This is probably my favourite ride, not just in the Peak District, but probably in England. I like to think of it as a ride through the quiet back roads of the White Peak, the mainly Limestone valleys of the South and West of the National Park. I love a single track road with grass growing out of the middle, I love the deserted lanes where Sheep and Ramblers are the main traffic problem. In one of the most visited National Parks in the UK it is still possible to feel in the middle of nowhere and do some pretty amazing riding too.
Short steep climbs, long seated climbs, multiple hairpin climbs, it’s got them all. Lots of rolling little hills where a little extra kick carries you over the top with momentum intact. Fast tucked descents and some gradual ones that allow you to recover, as well as twisting technical ones on narrow roads. Yes there is quite a lot of climbing, but this is the Peak District, not the Flat District. So if you don’t like hills then perhaps this is not for you. What I will say is that the hills feel worth the effort on this route. Climbs are rewarded with good lengthy descents, without wasting too much of that potential energy in heating your brake pads.
It’s the scenery that really makes this ride special, or rather the variety. From the dramatic lime stone valleys, littered with caves, hump back bridges and rivers. The green fields framed by white drystone walls. Over the wild and windy moorlands with dramatic views over the Roaches. Onwards through the shelter of the Macclesfield forest and impressive Goyt valley. Descending past Chrome hill and Parkhouse Hill into Glutton Bridge actually made my jaw drop, I hope it has the same effect on you.
I’ve offered two route lengths for this one:
A shorter route of about 100km, 2300 metres of climbing.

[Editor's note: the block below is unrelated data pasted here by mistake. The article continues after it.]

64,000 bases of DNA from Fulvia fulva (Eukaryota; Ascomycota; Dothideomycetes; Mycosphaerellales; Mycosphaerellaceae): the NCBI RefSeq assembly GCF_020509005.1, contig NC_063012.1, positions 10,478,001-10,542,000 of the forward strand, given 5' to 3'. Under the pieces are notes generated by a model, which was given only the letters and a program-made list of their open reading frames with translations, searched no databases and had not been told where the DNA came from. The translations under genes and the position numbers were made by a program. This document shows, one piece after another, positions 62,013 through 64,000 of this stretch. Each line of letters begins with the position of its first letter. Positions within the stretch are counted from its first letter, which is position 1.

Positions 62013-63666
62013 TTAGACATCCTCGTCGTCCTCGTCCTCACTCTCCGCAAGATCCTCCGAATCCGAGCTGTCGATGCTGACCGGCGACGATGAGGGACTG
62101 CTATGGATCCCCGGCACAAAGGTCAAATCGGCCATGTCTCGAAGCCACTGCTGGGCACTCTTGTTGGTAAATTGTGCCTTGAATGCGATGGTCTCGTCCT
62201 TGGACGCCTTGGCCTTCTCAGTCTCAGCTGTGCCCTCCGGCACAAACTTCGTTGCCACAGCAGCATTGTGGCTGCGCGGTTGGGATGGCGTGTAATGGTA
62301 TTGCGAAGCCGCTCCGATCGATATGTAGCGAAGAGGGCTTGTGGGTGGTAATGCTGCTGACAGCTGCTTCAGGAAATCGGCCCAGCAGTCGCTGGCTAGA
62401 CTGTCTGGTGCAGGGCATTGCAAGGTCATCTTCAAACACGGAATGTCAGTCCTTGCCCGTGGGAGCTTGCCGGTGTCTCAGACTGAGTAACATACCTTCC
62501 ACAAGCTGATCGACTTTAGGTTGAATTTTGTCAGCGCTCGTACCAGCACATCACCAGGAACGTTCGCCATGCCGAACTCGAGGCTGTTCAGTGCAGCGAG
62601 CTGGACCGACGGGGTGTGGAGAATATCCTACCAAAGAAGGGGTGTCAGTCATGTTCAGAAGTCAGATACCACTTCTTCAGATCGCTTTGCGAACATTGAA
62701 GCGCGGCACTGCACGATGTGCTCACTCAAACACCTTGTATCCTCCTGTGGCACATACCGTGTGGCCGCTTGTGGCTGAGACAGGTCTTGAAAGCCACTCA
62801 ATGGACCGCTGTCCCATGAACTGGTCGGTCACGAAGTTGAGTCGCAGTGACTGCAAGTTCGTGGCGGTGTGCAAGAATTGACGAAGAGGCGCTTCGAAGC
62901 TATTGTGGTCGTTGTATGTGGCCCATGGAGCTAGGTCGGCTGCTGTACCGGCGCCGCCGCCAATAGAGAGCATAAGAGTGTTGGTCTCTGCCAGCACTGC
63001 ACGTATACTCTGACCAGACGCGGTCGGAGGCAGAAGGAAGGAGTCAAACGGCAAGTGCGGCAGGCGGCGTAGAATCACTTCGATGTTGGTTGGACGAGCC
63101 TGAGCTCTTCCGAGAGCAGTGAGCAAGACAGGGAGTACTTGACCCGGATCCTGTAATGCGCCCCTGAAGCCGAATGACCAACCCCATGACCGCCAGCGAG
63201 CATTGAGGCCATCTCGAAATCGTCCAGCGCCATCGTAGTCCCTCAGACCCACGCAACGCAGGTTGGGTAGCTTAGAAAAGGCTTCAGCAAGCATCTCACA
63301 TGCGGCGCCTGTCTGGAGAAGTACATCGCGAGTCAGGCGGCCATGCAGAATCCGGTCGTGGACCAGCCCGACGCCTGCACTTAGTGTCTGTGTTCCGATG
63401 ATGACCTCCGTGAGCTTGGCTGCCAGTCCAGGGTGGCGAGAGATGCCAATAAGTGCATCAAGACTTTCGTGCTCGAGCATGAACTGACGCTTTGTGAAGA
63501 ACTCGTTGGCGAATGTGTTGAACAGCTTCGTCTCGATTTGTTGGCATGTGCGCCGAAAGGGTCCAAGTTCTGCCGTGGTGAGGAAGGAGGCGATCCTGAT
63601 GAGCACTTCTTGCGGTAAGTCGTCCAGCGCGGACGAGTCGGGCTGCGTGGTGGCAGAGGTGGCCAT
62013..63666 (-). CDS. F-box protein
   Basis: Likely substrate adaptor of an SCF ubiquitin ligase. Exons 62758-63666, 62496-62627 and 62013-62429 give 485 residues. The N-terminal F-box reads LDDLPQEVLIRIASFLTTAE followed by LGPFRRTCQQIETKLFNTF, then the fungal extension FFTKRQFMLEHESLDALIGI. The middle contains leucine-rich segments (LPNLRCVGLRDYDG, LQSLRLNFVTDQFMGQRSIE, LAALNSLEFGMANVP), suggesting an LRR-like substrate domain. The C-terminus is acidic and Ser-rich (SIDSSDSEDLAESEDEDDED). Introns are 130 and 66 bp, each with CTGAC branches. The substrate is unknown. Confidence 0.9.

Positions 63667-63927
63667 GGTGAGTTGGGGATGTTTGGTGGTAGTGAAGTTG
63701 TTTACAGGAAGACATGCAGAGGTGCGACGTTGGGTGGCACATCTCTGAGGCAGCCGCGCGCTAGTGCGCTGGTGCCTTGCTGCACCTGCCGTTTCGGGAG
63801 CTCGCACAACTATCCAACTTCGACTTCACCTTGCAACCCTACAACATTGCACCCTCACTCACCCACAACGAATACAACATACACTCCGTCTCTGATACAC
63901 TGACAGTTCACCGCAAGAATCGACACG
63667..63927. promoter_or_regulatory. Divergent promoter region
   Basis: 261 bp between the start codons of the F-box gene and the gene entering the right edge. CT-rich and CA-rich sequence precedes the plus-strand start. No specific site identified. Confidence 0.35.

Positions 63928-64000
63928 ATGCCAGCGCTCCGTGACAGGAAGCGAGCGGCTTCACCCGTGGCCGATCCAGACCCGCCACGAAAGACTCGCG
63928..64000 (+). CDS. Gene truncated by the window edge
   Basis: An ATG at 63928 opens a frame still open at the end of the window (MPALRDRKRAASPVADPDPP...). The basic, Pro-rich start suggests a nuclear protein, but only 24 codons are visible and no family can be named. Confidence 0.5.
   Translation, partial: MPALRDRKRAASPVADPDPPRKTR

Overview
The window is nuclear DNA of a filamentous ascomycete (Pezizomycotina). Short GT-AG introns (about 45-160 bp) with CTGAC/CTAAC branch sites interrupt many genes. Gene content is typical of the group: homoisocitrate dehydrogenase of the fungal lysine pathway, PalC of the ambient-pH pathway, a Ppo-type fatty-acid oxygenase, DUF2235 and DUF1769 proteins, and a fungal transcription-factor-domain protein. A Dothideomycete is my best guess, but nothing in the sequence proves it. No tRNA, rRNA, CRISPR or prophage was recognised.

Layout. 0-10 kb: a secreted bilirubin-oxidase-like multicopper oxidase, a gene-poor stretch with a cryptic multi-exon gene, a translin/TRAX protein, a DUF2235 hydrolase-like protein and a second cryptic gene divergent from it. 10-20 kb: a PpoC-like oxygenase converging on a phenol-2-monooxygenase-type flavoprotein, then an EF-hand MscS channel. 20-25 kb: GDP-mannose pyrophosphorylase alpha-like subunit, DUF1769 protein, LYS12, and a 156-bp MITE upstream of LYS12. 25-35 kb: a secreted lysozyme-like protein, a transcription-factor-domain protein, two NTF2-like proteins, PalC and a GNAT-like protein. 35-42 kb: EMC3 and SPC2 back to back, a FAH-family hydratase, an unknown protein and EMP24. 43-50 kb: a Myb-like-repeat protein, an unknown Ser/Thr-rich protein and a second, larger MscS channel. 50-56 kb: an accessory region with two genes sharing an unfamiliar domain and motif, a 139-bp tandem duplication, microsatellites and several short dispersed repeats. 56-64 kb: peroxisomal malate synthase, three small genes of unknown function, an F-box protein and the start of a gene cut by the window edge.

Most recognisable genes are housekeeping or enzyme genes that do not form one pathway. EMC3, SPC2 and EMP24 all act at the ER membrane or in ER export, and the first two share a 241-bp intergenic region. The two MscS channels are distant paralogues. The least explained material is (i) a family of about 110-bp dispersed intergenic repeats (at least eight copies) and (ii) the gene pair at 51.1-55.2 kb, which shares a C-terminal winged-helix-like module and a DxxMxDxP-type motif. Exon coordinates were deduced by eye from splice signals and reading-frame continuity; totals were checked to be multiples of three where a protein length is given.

A longer route – 130km, 2900m of climbing
The longer route takes some flatter, faster roads (or what counts as flat around there) out to the beautiful Chatsworth Estate and back. If you want the extra mileage then this is a good option without adding too many unnecessary hills. The gradients throughout this section are fairly relaxed, so expect seated climbs for the extra 600 metres. There are also many extra eating options on this loop: Various options in Ashford on the Water, Chatsworth Farm Shop, Edensor and Beeley Tea Rooms.
There is a cafe in Longnor called the Cobbles Cafe which is about 70km into the routes that is a good place to stop for lunch. Options before this are limited to pubs (which will not be open early morning) so pack a few snacks.
The routes start from a free car park just off the A515 in Thorpe. Postcode: DE6 2AT. The car park is for the Tissington Trail.
I don’t feel I really need to describe this route or give a blow by blow account of how it unfolds, it’s got pretty much everything apart from a sea view. It’s beautiful and varied throughout, so should be interesting for all. And though it doesn’t take in any of the more popular sights and climbs (apart from Chatsworth on the long route) I believe there are some hidden gems in here that are equal if not better than their more popular neighbours. The road past Chrome Hill and Parkhouse Hill for example, is every bit as stunning as Winnats Pass, only you’re unlikely to meet a car as you descend down the almost deserted single track road to Glutton Bridge. The rock formations of the Roaches are a stunning sight from the moorland, without the busy tourist traffic of actually being next to them. Many of the steep sided valleys, with roads that follow the winding path of ancient rivers, are truly unique paths through this landscape that my photography can not do justice to.